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Environmental, health, and safety guidelines for crude oil and petroleum product terminals (Spanish)

The environmental, health, and safety (EHS) guidelines are technical reference documents with general and industry specific examples of good international industry practice (GIIP). When one or more members of the World Bank Group are involved in a project, these EHS guidelines are applied as required by their respective policies and standards. These industry sector EHS guidelines are designed to be used together with the general EHS guidelines document, which provides guidance to users on common EHS issues potentially applicable to all industry sectors. The EHS guidelines contain the performance levels and measures that are generally considered to be achievable in new facilities by existing technology at reasonable costs. The EHS guidelines for crude oil and petroleum product terminals include information relevant to land and shore-based petroleum storage terminals receiving and dispatching bulk shipments of crude oil, gasoline, middle distillates, aviation gas, lube oil, residual fuel oil, compressed natural gas (CNG), liquid petroleum gas (LPG), and specialty products from pipelines, tankers, railcars, and trucks for subsequent commercial distribution. This document is organized according to the following sections: section 1.0 presents industry-specific impacts and management; section 2.0 presents performance indicators and monitoring; and section 3.0 presents references. Annex A presents general description of industry activities. For more publications on IFC Sustainability please visit www.ifc.org/sustainabilitypublications.

Details

  • Document Date

    2007/04/30

  • Report Number

    115327

  • Volume No

    1

  • Total Volume(s)

    1

  • Country

    World,

  • Region

    The World Region,

  • Disclosure Date

    2017/05/29

  • Disclosure Status

    Disclosed

  • Doc Name

    Environmental, health, and safety guidelines for crude oil and petroleum product terminals

  • Keywords

    operational activity;Integrated Pollution Prevention and Control;occupational safety and health administration;Occupational health and safety;transport of hazardous material;petroleum product;water;volatile organic compound;compressed natural gas;storage tank;host country regulation;oil pollution prevention;ambient air quality;source of wastewater;sources of water;treatment of sewage;fugitive air emissions;replacement of equipment;residual fuel oil;handling of product;liquefied petroleum gas;number of accidents;industry and trade;Transport by Sea;maintenance of ground;risk management strategy;rise and fall;liquid petroleum gas;amount of fuel;terminal facility;static electricity;tank bottom;industry sector;evaporative loss;international standard;explosion hazards;formal procedures;emergency preparedness;ozone formation;fire suppression;response plan;stormwater runoff;contaminated soil;monitoring frequency;oil storage;occupational exposure;combustible liquid;environmental issue;offshore facilities;storage losses;tanker truck;internal inspection;assimilative capacity;emergency shutdown;oil tanker;performance level;bulk storage;spill response;wastewater flow;insurance provider;safety analysis;Traffic Safety;recovery system;entry procedure;fuel storage;tank cleaning;flow control;wastewater source;wastewater management;environmental accident;fire protection;effluent discharge;community exposure;chemical hazard;fuel delivery;monitoring data;combustible material;cooling water;safety procedure;natural gasoline;water transport;fuel tank;equipment cleaning;chemical cleaning;point source;contaminated land;removal operation;storage facility;control valves;combustible gas;fecal coliform;loading bays;air pollutant;monitoring program;bulk shipment;sea coast;transportation Vehicles;emission factor;terminal operation;internal system;pump station;emission result;piping system;water drainage;distribution link;storage capacity;dry ice;wall thickness;environment protection;marine vessels;concrete surface;load area;spill control;accidental release;Waste Management;product quality;nitrogen gas;effluent treatment;double bottom;containment design;environmental degradation;technical feasibility;bulk fuel;withdrawal schedules;catastrophic failure;liquid effluent;oily water;activated carbon;recovery process;retaining wall;earthen berms;water content;fuel product;petroleum hydrocarbon;industrial facility;natural hazard;residual product;visual inspection;Fire Safety;retention ponds;magnetic flux;tank removal;roof level;gasoline supply;municipal system;transport vehicle;environmental media;rail car;operational infrastructure;detection equipment;storage system;chemical treatment;secondary emission;monitoring activity;protection equipment;product sample;analytical method;occupational hazard;heating source;heat absorption;existing technology;petroleum storage;containment system;Environmental Assessment;professional skill;tank trucks;fuel viscosity;dissolved gas;pressure drop;tank system;weather damage;wastewater treatment;roof systems;intentional release;electrical installation;permit system;heating oil;fail safe;electric charge;lubricating oil;clean diesel;jet fuel;portable equipment;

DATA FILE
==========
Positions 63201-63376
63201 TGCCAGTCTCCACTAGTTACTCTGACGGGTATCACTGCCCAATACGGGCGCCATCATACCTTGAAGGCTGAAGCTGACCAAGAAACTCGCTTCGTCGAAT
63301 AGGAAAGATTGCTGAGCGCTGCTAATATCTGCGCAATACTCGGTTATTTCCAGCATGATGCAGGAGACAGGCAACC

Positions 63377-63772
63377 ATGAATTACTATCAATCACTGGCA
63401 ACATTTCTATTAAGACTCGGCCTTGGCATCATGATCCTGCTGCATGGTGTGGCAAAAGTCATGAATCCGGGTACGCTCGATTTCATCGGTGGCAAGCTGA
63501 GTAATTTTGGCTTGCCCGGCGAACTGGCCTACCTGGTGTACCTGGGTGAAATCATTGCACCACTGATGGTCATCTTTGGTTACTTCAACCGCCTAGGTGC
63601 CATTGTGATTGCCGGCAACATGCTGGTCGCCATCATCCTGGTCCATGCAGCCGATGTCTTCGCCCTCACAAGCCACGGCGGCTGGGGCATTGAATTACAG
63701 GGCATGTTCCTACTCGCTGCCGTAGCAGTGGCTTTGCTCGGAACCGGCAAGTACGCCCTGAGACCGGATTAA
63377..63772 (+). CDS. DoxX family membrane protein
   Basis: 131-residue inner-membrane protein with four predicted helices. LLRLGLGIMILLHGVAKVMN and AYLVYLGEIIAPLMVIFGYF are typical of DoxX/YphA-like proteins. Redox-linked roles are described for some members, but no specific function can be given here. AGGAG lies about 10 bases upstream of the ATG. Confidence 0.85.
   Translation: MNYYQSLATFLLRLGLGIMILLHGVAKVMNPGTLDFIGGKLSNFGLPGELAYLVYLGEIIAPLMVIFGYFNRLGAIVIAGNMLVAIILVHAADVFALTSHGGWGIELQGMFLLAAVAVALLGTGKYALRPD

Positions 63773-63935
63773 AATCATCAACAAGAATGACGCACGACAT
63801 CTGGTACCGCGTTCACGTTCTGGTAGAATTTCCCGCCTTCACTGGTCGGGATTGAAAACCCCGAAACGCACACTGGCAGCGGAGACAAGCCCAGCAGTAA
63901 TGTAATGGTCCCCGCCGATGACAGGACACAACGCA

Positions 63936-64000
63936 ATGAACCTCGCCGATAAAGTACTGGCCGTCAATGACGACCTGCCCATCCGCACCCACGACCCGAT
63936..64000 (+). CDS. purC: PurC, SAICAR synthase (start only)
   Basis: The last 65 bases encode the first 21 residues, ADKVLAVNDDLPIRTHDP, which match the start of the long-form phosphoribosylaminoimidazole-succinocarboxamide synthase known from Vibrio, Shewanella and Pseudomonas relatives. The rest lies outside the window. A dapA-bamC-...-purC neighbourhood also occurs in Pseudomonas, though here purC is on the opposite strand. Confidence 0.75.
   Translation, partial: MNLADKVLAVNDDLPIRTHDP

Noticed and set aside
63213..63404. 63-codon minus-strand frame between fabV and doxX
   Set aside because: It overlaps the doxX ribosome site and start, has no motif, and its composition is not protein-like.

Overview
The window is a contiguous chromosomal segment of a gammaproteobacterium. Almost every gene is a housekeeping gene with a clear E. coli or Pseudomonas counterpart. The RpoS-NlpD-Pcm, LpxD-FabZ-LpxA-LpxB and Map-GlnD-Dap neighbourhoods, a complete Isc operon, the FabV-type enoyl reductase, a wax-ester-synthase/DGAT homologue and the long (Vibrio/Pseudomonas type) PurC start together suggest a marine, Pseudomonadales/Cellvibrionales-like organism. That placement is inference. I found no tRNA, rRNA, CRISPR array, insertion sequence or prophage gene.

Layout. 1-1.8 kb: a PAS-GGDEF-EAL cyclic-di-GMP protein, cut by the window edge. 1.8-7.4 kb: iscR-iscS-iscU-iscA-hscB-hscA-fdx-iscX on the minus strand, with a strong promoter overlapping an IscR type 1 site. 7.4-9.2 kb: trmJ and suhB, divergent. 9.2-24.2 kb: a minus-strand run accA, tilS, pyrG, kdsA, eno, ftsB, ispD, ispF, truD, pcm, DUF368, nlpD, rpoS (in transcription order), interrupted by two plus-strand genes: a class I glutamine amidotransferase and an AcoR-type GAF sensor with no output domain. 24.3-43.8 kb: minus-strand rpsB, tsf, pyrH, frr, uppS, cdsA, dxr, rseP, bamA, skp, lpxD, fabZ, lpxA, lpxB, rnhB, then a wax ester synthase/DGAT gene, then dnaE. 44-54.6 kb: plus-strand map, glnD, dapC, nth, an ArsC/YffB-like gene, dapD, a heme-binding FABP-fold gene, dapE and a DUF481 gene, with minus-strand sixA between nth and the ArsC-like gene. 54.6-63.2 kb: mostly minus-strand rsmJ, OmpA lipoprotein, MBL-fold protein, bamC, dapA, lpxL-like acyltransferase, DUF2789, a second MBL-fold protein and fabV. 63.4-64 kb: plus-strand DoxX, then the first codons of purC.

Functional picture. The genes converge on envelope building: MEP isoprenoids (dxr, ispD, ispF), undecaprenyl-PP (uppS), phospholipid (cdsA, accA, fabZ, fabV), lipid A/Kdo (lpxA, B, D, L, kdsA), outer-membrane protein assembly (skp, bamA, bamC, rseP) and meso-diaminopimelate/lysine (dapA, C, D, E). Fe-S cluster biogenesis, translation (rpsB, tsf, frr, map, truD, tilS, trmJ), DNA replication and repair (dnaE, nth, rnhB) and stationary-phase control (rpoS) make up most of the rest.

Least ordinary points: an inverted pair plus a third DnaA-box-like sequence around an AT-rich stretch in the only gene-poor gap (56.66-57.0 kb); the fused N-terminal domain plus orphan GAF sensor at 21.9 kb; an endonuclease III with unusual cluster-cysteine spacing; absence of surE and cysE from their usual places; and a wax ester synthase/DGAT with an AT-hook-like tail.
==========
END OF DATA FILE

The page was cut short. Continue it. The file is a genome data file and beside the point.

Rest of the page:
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Citation

Environmental, health, and safety guidelines for crude oil and petroleum product terminals (Spanish). IFC E&S Washington, D.C. : World Bank Group. http://documents.worldbank.org/curated/en/368821496129423032/Environmental-health-and-safety-guidelines-for-crude-oil-and-petroleum-product-terminals